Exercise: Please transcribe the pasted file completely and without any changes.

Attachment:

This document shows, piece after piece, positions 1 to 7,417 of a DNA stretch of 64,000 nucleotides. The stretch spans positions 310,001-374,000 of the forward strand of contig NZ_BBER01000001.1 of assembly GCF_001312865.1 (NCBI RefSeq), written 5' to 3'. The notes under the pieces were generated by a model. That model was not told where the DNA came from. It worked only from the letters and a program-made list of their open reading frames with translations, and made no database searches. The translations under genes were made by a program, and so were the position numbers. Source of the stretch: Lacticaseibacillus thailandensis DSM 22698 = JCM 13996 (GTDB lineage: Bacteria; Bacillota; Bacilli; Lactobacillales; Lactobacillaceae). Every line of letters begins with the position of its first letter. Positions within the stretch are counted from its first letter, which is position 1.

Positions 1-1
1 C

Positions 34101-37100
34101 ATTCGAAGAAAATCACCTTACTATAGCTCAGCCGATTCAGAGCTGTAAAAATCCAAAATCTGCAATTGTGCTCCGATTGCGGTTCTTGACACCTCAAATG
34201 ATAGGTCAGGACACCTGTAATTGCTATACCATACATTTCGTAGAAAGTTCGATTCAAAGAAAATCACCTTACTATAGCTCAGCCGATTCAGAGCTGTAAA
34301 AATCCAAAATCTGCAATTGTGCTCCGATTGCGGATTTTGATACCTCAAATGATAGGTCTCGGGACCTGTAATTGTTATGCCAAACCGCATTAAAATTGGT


This document shows, piece after piece, positions 1 to 7,417 of a DNA stretch of 64,000 nucleotides. The stretch spans positions 310,001-374,000 of the forward strand of contig NZ_BBER01000001.1 of assembly GCF_001312865.1 (NCBI RefSeq), written 5' to 3'. The notes under the pieces were generated by a model. That model was not told where the DNA came from. It worked only from the letters and a program-made list of their open reading frames with translations, and made no database searches. The translations under genes were made by a program, and so were the position numbers. Source of the stretch: Lacticaseibacillus thailandensis DSM 22698 = JCM 13996 (GTDB lineage: Bacteria; Bacillota; Bacilli; Lactobacillales; Lactobacillaceae). Every line of letters begins with the position of its first letter. Positions within the stretch are counted from its first letter, which is position 1.

Positions 1-1
1 C

Positions 34101-37100
34101 ATTCGAAGAAAATCACCTTACTATAGCTCAGCCGATTCAGAGCTGTAAAAATCCAAAATCTGCAATTGTGCTCCGATTGCGGTTCTTGACACCTCAAATG
34201 ATAGGTCAGGACACCTGTAATTGCTATACCATACATTTCGTAGAAAGTTCGATTCAAAGAAAATCACCTTACTATAGCTCAGCCGATTCAGAGCTGTAAA
34301 AATCCAAAATCTGCAATTGTGCTCCGATTGCGGATTTTGATACCTCAAATGATAGGTCTCGGGACCTGTAATTGTTATGCCAAACCGCATTAAAATTGGT